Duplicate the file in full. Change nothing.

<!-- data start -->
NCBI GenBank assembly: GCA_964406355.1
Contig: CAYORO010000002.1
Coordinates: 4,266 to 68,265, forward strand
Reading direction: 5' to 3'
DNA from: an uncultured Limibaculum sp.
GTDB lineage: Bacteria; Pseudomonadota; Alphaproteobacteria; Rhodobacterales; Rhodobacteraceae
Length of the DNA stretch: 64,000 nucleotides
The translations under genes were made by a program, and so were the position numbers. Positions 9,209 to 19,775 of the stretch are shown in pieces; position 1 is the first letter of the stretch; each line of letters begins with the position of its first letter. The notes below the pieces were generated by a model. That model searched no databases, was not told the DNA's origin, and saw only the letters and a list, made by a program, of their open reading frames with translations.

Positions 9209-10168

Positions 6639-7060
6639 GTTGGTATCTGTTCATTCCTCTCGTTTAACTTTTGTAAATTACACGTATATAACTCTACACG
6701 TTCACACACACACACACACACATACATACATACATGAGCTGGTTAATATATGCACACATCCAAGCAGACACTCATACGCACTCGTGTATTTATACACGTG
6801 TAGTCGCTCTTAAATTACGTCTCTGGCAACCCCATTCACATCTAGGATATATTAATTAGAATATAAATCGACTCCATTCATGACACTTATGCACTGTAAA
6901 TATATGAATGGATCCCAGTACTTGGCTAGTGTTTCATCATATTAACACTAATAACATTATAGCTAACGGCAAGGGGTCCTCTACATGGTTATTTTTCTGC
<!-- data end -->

NCBI GenBank assembly: GCA_964406355.1
Contig: CAYORO010000002.1
Coordinates: 4,266 to 68,265, forward strand
Reading direction: 5' to 3'
DNA from: an uncultured Limibaculum sp.
GTDB lineage: Bacteria; Pseudomonadota; Alphaproteobacteria; Rhodobacterales; Rhodobacteraceae
Length of the DNA stretch: 64,000 nucleotides
The translations under genes were made by a program, and so were the position numbers. Positions 9,209 to 19,775 of the stretch are shown in pieces; position 1 is the first letter of the stretch; each line of letters begins with the position of its first letter. The notes below the pieces were generated by a model. That model searched no databases, was not told the DNA's origin, and saw only the letters and a list, made by a program, of their open reading frames with translations.

Positions 9209-10168

Positions 6639-7060
6639 GTTGGTATCTGTTCATTCCTCTCGTTTAACTTTTGTAAATTACACGTATATAACTCTACACG
6701 TTCACACACACACACACACACATACATACATACATGAGCTGGTTAATATATGCACACATCCAAGCAGACACTCATACGCACTCGTGTATTTATACACGTG
6801 TAGTCGCTCTTAAATTACGTCTCTGGCAACCCCATTCACATCTAGGATATATTAATTAGAATATAAATCGACTCCATTCATGACACTTATGCACTGTAAA
6901 TATATGAATGGATCCCAGTACTTGGCTAGTGTTTCATCATATTAACACTAATAACATTATAGCTAACGGCAAGGGGTCCTCTACATGGTTATTTTTCTGC